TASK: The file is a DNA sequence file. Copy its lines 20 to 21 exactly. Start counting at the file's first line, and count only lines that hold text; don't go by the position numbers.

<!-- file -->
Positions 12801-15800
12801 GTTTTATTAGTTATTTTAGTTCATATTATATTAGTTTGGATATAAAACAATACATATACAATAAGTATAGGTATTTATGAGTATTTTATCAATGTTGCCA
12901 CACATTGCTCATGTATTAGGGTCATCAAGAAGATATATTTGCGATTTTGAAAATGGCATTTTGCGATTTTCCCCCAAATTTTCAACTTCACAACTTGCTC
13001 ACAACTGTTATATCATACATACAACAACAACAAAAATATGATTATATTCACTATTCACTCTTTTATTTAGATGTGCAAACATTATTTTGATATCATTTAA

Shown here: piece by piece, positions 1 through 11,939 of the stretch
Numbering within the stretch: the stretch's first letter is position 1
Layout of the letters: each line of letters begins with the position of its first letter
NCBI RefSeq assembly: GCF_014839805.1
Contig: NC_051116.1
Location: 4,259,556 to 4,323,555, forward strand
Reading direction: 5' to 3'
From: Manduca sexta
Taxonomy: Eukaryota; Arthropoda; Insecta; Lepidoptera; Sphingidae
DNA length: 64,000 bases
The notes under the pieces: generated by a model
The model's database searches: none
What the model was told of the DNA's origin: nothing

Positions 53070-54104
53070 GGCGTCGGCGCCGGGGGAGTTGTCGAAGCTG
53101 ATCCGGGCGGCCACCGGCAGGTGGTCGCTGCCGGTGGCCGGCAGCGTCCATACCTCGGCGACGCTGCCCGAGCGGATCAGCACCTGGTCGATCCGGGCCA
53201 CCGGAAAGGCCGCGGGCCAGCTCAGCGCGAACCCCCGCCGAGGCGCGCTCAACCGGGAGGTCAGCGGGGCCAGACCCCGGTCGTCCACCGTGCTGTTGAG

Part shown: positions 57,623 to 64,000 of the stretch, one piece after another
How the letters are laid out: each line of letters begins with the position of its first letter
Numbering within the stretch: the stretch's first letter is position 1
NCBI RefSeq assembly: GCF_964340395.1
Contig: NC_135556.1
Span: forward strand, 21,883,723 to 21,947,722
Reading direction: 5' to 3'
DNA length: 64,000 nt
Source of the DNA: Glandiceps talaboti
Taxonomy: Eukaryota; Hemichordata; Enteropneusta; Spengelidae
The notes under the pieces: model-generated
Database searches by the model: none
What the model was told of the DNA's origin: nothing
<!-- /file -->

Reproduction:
53101 ATCCGGGCGGCCACCGGCAGGTGGTCGCTGCCGGTGGCCGGCAGCGTCCATACCTCGGCGACGCTGCCCGAGCGGATCAGCACCTGGTCGATCCGGGCCA
53201 CCGGAAAGGCCGCGGGCCAGCTCAGCGCGAACCCCCGCCGAGGCGCGCTCAACCGGGAGGTCAGCGGGGCCAGACCCCGGTCGTCCACCGTGCTGTTGAG